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The tiny robot that can operate inside your eye

posted 11 Apr 2011, 07:15 by Mpelembe Admin   [ updated 11 Apr 2011, 07:16 ]

Researchers in Switzerland are perfecting a robot small enough to be injected into your eye without anaesthetic. The team say their device could carry drugs to the exact position they are needed or even carry out minor operations.

ZURICH, SWITZERLAND ETH ZURICH - 
In 1966, the science-fiction film Fantastic Voyage saw a submarine miniaturised and injected into a person's bloodstream. 45 years later, a team from Switzerland are making it sound not so far fetched.



The researchers have developed a robot so small it can be injected into the eye, without anaesthetic, to deliver drugs or perform retinal surgery.

Brad Nelson, professor of robotics and intelligent systems at ETH Zurich, or the Swiss Federal Institute of Technology, said the size of their devices could result in novel non-invasive treatments.

"If we can make it small enough to fit in a 23 gauge needle it can actually be injected into the eye with just topical anaesthetic or even no anaesthetic and it doesn't also require a suture," he said.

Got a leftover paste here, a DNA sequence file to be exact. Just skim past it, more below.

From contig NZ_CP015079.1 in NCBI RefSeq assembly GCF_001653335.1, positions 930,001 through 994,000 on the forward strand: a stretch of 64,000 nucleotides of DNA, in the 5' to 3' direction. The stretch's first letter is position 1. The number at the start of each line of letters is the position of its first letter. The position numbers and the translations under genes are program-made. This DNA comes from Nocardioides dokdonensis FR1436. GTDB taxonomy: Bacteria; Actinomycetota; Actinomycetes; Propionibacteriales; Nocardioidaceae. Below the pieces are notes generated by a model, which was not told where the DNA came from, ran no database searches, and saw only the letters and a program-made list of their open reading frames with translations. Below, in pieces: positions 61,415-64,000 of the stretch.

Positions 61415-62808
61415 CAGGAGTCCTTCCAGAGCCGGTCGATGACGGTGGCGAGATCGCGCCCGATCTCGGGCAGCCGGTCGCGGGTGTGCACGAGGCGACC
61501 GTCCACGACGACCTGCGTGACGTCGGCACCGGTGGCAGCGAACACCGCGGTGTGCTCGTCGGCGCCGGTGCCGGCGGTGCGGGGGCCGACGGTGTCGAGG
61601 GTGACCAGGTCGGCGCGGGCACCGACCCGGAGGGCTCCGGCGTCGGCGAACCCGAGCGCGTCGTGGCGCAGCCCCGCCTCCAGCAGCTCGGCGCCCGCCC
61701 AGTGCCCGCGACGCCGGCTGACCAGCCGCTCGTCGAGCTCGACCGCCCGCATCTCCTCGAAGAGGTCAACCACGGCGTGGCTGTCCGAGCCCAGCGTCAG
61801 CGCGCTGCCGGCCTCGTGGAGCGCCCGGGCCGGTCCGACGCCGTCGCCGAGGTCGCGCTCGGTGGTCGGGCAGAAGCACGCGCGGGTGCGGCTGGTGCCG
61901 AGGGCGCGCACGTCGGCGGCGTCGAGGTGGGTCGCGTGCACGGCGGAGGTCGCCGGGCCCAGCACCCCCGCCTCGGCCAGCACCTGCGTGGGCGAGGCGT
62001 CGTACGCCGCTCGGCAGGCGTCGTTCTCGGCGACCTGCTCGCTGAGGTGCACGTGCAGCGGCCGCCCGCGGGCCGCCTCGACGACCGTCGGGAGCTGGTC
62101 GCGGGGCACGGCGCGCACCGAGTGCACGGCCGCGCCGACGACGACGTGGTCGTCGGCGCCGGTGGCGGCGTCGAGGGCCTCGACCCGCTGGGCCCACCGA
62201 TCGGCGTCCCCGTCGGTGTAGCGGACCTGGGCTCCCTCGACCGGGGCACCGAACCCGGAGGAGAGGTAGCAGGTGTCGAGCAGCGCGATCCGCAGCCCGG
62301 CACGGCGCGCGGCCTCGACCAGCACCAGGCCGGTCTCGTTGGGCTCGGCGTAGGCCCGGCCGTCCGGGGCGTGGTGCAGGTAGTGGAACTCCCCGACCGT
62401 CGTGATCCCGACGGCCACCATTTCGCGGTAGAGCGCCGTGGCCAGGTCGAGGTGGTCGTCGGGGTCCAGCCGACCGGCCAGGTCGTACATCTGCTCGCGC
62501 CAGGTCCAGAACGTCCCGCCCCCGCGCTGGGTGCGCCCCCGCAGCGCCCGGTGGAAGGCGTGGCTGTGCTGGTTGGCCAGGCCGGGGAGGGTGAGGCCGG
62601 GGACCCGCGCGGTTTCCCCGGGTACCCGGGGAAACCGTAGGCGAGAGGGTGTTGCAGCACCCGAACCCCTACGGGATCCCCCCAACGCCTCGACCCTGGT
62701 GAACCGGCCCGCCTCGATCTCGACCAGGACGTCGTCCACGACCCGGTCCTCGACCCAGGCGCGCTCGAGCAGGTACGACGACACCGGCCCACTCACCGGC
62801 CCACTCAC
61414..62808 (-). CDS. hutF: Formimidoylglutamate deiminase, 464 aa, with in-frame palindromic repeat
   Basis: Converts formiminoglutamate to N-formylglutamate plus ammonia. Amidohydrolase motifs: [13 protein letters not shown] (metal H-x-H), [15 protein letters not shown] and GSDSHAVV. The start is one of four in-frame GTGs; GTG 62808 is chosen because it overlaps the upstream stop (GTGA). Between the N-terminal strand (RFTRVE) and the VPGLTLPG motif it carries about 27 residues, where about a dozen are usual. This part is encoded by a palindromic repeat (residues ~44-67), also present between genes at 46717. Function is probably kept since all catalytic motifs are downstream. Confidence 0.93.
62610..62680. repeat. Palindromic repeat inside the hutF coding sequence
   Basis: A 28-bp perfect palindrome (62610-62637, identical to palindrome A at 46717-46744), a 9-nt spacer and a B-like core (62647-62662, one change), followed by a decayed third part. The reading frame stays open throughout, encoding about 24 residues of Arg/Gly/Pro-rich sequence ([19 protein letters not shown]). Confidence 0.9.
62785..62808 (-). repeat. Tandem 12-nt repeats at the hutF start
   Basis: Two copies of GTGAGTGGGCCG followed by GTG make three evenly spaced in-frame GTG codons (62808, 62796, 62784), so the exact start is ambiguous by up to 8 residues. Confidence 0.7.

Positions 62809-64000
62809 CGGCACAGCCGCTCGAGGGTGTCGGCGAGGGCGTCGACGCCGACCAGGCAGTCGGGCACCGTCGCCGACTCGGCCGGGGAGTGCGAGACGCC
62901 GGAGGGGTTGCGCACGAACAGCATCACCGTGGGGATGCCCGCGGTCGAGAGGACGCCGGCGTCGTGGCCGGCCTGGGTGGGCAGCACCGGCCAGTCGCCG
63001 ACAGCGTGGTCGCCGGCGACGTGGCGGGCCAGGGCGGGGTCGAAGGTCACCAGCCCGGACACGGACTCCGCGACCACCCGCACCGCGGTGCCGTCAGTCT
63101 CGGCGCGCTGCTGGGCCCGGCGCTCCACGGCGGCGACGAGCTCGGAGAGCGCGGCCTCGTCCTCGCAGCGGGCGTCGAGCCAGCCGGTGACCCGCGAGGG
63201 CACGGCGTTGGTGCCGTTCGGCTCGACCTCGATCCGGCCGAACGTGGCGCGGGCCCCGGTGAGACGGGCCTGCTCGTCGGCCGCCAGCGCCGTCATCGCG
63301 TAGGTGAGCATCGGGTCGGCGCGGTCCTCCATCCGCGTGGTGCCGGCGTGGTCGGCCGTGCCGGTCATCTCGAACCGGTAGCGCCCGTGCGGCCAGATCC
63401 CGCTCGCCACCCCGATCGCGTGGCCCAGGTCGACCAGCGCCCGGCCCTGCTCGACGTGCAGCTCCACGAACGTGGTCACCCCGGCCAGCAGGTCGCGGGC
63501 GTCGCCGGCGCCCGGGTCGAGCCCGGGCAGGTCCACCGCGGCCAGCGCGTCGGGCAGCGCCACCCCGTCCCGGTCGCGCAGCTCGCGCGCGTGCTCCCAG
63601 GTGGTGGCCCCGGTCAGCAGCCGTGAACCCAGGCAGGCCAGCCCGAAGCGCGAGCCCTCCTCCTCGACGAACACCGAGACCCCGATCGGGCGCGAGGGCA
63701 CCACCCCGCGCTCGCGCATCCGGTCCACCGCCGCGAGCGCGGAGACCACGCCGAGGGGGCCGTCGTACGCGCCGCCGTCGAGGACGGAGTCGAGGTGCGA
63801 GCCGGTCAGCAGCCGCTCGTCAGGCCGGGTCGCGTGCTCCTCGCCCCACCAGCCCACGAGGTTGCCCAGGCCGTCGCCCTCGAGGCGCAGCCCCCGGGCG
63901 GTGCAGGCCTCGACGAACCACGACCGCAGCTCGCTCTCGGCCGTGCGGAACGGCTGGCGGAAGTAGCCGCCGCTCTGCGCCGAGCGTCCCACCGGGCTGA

The device is essentially a magnet, controlled by an external electro-magnetic field -- akin to the conjurers trick of moving an metal object with a magnet held underneath a table but much more sophisticated.

"It requires that we very precisely control the fields and the currents through our electro-magnets and being able to do that and do that in a stable, controlled fashion has been a challenge," said Nelson.

The development could see micro-robots being used to treat a number of eye conditions, either delivering drugs or re-attaching retinas.

"Our first applications are in targeted delivery, treating diseases like age-related macular degeneration or retinal vein occlusions in which we try to deliver drugs to specific locations on the retina," said Nelson.

The most common treatment for macular degeneration is regular injections into the eye. The robot could be positioned in the eye for months on end, dispensing drugs exactly where they are needed.

So far, their experiments have all been conducted on the eyes of dead animals but they have plans to move onto living animal trials, followed by human trials.

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